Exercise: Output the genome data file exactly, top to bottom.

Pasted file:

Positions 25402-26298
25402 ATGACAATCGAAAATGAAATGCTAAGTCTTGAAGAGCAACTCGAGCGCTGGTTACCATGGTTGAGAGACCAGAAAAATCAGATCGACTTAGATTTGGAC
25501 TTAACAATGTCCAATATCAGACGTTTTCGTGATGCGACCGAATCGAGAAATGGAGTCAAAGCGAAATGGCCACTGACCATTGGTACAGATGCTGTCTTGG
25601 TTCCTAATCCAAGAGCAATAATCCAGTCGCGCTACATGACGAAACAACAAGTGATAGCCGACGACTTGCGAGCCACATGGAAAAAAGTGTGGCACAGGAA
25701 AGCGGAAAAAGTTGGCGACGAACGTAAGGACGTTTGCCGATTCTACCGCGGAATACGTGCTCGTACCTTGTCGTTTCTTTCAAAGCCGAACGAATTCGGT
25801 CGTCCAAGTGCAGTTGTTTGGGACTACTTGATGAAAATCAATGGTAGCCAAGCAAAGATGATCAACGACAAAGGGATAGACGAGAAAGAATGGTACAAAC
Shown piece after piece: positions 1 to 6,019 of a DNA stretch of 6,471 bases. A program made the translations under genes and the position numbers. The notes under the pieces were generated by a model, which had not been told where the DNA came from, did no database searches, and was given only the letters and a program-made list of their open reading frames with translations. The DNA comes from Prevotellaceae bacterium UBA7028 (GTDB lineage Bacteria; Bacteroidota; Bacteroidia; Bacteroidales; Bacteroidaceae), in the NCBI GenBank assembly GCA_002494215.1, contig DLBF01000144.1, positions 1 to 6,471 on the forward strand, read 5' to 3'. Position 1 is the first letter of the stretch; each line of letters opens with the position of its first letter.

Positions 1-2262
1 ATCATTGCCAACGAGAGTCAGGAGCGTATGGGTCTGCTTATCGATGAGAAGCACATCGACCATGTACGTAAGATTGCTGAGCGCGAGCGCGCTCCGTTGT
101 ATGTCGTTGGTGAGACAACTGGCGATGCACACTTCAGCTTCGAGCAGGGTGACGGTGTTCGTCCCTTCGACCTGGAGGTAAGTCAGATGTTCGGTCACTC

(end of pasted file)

Positions 25402-26298
25402 ATGACAATCGAAAATGAAATGCTAAGTCTTGAAGAGCAACTCGAGCGCTGGTTACCATGGTTGAGAGACCAGAAAAATCAGATCGACTTAGATTTGGAC
25501 TTAACAATGTCCAATATCAGACGTTTTCGTGATGCGACCGAATCGAGAAATGGAGTCAAAGCGAAATGGCCACTGACCATTGGTACAGATGCTGTCTTGG
25601 TTCCTAATCCAAGAGCAATAATCCAGTCGCGCTACATGACGAAACAACAAGTGATAGCCGACGACTTGCGAGCCACATGGAAAAAAGTGTGGCACAGGAA
25701 AGCGGAAAAAGTTGGCGACGAACGTAAGGACGTTTGCCGATTCTACCGCGGAATACGTGCTCGTACCTTGTCGTTTCTTTCAAAGCCGAACGAATTCGGT
25801 CGTCCAAGTGCAGTTGTTTGGGACTACTTGATGAAAATCAATGGTAGCCAAGCAAAGATGATCAACGACAAAGGGATAGACGAGAAAGAATGGTACAAAC
Shown piece after piece: positions 1 to 6,019 of a DNA stretch of 6,471 bases. A program made the translations under genes and the position numbers. The notes under the pieces were generated by a model, which had not been told where the DNA came from, did no database searches, and was given only the letters and a program-made list of their open reading frames with translations. The DNA comes from Prevotellaceae bacterium UBA7028 (GTDB lineage Bacteria; Bacteroidota; Bacteroidia; Bacteroidales; Bacteroidaceae), in the NCBI GenBank assembly GCA_002494215.1, contig DLBF01000144.1, positions 1 to 6,471 on the forward strand, read 5' to 3'. Position 1 is the first letter of the stretch; each line of letters opens with the position of its first letter.

Positions 1-2262
1 ATCATTGCCAACGAGAGTCAGGAGCGTATGGGTCTGCTTATCGATGAGAAGCACATCGACCATGTACGTAAGATTGCTGAGCGCGAGCGCGCTCCGTTGT
101 ATGTCGTTGGTGAGACAACTGGCGATGCACACTTCAGCTTCGAGCAGGGTGACGGTGTTCGTCCCTTCGACCTGGAGGTAAGTCAGATGTTCGGTCACTC